Monument to wool
Through the Mill: The Story of Yorkshire Wool in Photographs by Ian Beesley (National Museum of Photography, Film and Television, Bradford, till 12 July, and touring thereafter) radford,' the advertising campaign informs us, 'is bouricing back.' What it is bouncing back from is the shrinkage of the textile industry which had created it. Ian Beesley's chronicle of that industry started from the end. His first photographs, taken without commission, were of buildings about to be torn down, and of the derelict and vandalised cemeteries where the fad- ing mausoleums of once-imperious mill- owning families rubbed shoulders with the modest headstones of the orphans they had employed.
Beesley's photographs have outgrown by far their unpretentious origin as local history. They stand comparison with the best, say Chris Killip's great series on the coal-pickers of the north-east, or the haunting pictures of Don McCullin made between returning from the wars and starting his current landscape work.
By choosing to exhibit his work on the walls of a national museum, Beesley has
aimed for finer printing than he could have obtained from newsprint. Picture Post could never have done justice to his many-octave range of tones. They are silver-prints, made with available lighting, and yet the best of them have a lush opulence of controlled tone which most photographers struggle to achieve in stu- dio. Beesley makes more than a nod in the direction of Bill Brandt, and in a photo- graph like his Albert Street, Saltaire shows that he too knows how to make black shine without losing its blackness.
Beesley's technique has been to combine very formal composition with different kinds of photography. His architectural photography tames the light to define not only the factory chimneys and the lowering mill façades, but also the space between and beneath. His landscapes are subtle backdrops against which the action of his history is set. In Tenterfield, Pig Hill Wood, Near Huddersfield, three tenter- posts march off confidently towards a vanishing point and stop, apparently de- feated by the countryside, in the middle of nowhere. His portraits are far more than ciphers of an archaic and dispossesed working class. The woman on the right of Burling and Mending, Drummonds Mill, Bradford looks staid enough, while her 'Herding Sheep, Addinghanf, by Ian Beesley hands move as fast as the whirling machines next door; and yet her graceful, balanced concentration is something that a lesser photographer could all too easily have missed. This is not ordinary industrial Photography.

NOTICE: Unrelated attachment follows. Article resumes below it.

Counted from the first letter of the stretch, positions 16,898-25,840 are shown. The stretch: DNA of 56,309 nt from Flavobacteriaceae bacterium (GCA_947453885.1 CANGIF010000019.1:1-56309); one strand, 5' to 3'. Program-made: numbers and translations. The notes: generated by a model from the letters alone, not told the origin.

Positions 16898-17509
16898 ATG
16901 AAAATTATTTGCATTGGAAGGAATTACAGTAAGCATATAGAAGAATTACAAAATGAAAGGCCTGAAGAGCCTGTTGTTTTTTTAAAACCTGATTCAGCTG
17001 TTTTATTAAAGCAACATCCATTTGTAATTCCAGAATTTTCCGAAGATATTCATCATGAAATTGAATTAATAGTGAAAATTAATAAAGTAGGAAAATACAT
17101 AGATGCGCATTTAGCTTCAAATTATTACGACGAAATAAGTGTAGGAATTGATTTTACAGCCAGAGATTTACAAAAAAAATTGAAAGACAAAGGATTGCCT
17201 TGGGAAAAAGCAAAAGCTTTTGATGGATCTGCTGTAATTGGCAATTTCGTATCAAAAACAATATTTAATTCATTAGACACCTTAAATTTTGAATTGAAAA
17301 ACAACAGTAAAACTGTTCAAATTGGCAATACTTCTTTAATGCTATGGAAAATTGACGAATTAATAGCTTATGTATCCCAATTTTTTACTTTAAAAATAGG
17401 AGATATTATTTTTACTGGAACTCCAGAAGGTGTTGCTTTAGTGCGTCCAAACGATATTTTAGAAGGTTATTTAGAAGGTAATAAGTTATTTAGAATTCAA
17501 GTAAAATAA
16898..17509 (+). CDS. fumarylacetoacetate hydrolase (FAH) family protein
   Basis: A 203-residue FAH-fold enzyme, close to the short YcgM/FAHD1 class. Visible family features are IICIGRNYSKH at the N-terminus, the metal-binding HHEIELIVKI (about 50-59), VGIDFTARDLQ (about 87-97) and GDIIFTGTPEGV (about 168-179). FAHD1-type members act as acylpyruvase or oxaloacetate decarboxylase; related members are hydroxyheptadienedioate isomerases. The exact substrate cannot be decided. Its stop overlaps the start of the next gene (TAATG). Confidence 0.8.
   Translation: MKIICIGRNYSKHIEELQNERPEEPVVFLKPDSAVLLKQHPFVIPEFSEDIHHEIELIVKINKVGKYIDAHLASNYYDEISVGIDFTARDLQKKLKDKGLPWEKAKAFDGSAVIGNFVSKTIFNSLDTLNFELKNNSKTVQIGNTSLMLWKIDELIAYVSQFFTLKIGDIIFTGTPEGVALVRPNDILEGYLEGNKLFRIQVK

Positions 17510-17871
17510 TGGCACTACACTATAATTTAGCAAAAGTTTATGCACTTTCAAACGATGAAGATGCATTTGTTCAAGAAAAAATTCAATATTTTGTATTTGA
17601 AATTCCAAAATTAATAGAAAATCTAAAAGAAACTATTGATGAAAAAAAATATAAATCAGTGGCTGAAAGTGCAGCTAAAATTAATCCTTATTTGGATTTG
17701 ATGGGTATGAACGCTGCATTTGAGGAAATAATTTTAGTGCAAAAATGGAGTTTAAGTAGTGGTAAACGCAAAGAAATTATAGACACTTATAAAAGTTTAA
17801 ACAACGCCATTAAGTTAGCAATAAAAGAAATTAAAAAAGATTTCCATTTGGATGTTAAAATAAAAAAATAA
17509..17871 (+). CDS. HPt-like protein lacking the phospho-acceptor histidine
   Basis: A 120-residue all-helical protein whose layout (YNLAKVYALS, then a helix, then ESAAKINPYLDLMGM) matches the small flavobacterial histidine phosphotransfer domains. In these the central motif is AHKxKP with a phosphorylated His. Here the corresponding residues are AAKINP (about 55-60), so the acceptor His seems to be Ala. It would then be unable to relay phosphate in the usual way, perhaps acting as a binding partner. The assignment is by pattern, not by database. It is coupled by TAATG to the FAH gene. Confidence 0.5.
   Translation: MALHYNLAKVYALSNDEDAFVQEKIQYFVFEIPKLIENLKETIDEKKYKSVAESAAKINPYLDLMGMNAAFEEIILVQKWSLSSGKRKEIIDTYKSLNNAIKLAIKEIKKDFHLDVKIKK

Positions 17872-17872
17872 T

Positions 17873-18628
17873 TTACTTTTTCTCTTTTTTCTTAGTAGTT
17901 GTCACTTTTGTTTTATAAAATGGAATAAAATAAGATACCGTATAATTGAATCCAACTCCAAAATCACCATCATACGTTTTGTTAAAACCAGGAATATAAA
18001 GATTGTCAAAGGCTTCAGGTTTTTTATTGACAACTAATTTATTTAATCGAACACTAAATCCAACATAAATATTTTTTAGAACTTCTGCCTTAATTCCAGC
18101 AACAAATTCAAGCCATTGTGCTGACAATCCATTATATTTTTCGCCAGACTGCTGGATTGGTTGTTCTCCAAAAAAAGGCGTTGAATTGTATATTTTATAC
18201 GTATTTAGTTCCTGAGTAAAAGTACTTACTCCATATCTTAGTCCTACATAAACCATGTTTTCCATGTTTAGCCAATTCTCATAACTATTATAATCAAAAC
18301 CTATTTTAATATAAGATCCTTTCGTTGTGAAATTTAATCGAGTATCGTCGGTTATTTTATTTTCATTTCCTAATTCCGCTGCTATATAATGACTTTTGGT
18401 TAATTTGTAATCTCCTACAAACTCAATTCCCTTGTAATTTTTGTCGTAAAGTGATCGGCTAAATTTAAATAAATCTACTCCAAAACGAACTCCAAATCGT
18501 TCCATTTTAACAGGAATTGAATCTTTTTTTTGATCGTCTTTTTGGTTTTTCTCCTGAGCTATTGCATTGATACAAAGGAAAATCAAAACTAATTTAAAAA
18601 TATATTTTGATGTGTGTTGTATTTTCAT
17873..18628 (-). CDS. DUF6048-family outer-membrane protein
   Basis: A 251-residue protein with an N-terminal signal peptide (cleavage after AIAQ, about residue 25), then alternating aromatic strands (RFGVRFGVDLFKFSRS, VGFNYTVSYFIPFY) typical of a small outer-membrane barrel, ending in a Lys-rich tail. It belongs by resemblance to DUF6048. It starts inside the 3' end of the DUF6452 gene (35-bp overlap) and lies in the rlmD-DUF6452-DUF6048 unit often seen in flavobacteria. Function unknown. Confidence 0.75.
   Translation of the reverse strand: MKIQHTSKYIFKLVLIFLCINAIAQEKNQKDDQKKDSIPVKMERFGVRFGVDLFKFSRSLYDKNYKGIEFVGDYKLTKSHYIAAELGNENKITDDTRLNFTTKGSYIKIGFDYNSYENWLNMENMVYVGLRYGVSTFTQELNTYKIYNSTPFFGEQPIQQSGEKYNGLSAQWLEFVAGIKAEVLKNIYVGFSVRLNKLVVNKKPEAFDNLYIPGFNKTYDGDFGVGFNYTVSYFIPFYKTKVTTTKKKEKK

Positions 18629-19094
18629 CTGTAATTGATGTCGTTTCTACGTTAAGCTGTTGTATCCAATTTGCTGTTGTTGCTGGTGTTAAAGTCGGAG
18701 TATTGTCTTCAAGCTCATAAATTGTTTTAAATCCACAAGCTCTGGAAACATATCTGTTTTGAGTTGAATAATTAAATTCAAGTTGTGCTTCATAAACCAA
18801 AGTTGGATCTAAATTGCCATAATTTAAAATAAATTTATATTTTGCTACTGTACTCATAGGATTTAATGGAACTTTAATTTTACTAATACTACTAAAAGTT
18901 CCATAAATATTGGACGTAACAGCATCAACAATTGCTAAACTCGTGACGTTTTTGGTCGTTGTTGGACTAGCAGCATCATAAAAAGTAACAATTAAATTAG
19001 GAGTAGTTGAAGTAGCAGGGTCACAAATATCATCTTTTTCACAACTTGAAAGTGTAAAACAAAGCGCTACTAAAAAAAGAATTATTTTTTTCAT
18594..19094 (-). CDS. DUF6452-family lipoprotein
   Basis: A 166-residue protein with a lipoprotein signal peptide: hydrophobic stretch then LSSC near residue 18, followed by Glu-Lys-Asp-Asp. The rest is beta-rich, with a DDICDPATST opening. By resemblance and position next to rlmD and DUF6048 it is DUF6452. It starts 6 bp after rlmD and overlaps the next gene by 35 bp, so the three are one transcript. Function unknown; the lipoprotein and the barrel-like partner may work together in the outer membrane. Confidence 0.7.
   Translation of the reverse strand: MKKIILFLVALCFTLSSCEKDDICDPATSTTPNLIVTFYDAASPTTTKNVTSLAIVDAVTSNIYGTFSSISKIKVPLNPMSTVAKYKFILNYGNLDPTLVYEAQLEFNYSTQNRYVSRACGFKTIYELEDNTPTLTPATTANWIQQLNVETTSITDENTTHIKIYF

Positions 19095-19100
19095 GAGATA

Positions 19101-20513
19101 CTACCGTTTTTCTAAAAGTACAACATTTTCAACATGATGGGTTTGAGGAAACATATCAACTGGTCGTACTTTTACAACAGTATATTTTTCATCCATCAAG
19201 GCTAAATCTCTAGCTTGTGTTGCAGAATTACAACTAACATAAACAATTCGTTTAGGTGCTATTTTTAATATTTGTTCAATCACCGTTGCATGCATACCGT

Beesley's scope is enormous, and tiny. He goes back to Bronze Age sheep- working and the great Cistercian sheep- runs of Rievaulx and Fountains. But he also makes us look at the orderly disorder of invoices pinned to the back of a door, or tools laid out on a working bench. There is a little poem of a photograph, Fading Photographs on Tool Cupboard Door, Dixon's Bobbin Mills, Steeton, in which Beesley has respectfully preserved the snippings left behind after many years' work. By a gentle irony, the two cricketers pinned back-to-back on their tattered Cigarette cards, George Duckworth and Cyril Washbrook, both played for Lan- cashire. Sometimes, as in the missing letter on a blind façade of bricked-in windows, 'WORSTED S INNERS', the irony is less gentle.
But Ian Beesley has understood photo- graphy's capacity for overstatement, and avoided it. These pictures are not agitprop, forcing a unitary reaction from their view- ers. Like the textiles themselves, they manage to come from the dark satanic mills and make light of the squalor and brutality they contained. Nor are they archaeology. The past which informs them is also the present they describe. Free from sentiment, and yet filled with emotion, these pictures seen together are as great a monument to the wool industry as North- leach 'Cathedral', or Titus Salt's model town at Saltaire, or the great Gothic Victorian Wool Exchange in Bradford itself.
An accompanying book of Ian Beesley's Photographs is published by Dalesman Books (£8.95).